• Anonymoose

    Strange. That picture looks identical to the one on Chiappa’s site, despite that 2″ discrepancy.

    • Rusty S.

      It certainly does. I believe it’s the same photo, even the wood grain looks the same. In regards to the different length, the only conclusion I can reach is that with the receiver and barrel length being the same, the Taylor’s version must have a slightly shorter buttstock.

  • valorius

    I’ve got a real itch for a .357 magnum lever action carbine lately.

    • Kirk Newsted

      Buy a Rossi. Won’t set you back $1273 and it probably shoots better than a Chiappa.

      • ozzallos .

        Pretty hit or miss quality on their dual caliber levers.

      • valorius

        i was looking at mossberg’s 464 lever action. Seems to be a very reasonably priced option.

        • Paul White

          Didn’t know they made them in anything but .22 and 30-30! And of course that ugly monstrosity

          • El Duderino

            I held one of those monstrosities for the first time earlier this week. It’s actually really heavy. Plastic is heavier than wood. And, yes, up to the cheek it handles like an oar. It definitely sucks.

          • valorius

            Gah, it looks like you’re right. Bummer, cause the Mossberg is fantastically priced.

    • LGonDISQUS

      Same, it is the only other caliber I want to hoard.

      • valorius

        I have a beautiful stainless quad ported Ruger SP101 with hogue fancy wood grips and XS big dot tritium front site. I figure a .357 magnum lever action would be a perfect compliment to it, and together on a wall plaque they would make for a beautiful decoration for my living room wall.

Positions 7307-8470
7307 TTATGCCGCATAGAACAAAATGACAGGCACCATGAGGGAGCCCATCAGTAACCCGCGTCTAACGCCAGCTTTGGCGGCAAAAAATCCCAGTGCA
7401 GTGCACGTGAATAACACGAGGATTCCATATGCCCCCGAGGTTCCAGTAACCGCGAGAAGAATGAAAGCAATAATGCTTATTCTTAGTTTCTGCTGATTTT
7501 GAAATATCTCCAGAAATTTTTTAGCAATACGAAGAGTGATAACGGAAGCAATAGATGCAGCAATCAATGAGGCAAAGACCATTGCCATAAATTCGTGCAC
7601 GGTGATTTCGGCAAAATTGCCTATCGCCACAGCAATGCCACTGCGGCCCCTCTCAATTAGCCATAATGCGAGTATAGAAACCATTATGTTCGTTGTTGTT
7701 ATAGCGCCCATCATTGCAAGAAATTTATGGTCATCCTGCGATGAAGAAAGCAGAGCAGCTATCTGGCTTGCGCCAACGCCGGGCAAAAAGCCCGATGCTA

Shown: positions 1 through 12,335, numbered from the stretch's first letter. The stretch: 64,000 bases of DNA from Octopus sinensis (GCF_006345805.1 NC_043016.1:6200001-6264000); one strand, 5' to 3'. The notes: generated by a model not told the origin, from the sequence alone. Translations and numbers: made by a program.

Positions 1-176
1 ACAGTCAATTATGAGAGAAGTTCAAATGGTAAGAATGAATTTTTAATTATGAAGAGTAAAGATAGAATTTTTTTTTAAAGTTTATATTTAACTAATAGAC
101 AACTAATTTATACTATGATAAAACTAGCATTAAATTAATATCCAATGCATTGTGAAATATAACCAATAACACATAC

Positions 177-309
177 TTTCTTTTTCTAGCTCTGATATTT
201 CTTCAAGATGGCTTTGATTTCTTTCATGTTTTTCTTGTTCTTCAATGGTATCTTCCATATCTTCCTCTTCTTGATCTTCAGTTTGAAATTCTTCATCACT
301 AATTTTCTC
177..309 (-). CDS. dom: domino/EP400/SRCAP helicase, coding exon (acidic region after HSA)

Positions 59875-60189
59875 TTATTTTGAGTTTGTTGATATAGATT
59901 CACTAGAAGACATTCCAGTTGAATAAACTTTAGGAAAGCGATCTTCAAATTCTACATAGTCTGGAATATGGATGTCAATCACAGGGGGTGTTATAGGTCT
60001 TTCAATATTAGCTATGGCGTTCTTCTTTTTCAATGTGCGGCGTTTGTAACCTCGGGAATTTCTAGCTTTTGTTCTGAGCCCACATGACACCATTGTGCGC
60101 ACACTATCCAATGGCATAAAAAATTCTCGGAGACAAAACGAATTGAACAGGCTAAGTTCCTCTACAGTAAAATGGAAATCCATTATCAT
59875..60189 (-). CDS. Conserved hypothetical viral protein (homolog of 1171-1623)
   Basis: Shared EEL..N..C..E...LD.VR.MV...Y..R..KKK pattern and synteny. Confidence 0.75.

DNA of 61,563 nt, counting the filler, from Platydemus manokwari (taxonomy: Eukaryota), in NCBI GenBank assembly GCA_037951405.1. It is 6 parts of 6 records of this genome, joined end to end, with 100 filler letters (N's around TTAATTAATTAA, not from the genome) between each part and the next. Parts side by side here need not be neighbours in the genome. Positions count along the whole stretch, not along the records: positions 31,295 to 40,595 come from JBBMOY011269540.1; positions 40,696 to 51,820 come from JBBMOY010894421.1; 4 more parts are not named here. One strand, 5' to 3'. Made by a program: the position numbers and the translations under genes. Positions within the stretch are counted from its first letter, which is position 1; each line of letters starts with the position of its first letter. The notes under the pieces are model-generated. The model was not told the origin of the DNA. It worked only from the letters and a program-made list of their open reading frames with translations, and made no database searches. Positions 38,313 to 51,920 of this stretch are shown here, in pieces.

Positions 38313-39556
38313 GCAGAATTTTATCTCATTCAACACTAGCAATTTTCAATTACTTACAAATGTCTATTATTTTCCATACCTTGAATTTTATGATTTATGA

• coyote-hunter

      Really?…What the hell for?….buy a marlin .450 or .45-70 guide gun, now you got something to scratch that itch!

      • valorius

        .357 magnum will kill anything i need killing, and it’s the same caliber as my revolver. I’ve no need for a round that will kill a wooly mammoth.

        • Chris

          My .357 Rossi carbine shot at mid- level 30-30 energies (at 100 yds or less ) …and could kill any critter found in the wild in N.America … the biggest silvertip I ever saw was shot by a drunk indian while he was urinating out his back door ! One shot at the bridge of its nose at 10or 15 feet !
          Dead right there ! Closed the door and passed back out …woke the next day and noticed a huge grizzly laying dead just out side his back door…he didn’t remember shooting it !
          Any how , at those ranges a big bear wouldn’t notice the difference between 30-30 or .357 carbine …! Would I hunt big bears with a .357 rifle ? Heck NO ! ! I just was saying it could kill any critter I came across ! (Not near as many big bears here in S.East Texas as we had up in the Yukon ! )
          But I can load a single triple ought buck in a ..357 case and I’ve got a 70 grain pellet for head shooting squirrels or 150 grain hardcast full wadcutters for cottontails ( less damage to meat than a .22lr hollowpoint ) ,or hunt deer and pigs in the Brush … yeah .357 / .38 special rocks ! And don’t forget the .357 snake shot for the snakes you piss off while in the brush !

          • valorius

            We have black bears in the mountains where I dwell. A .357 magnum firing a bullet of appropriate construction (from pistol or carbine) is plenty to handle them.

    • Blake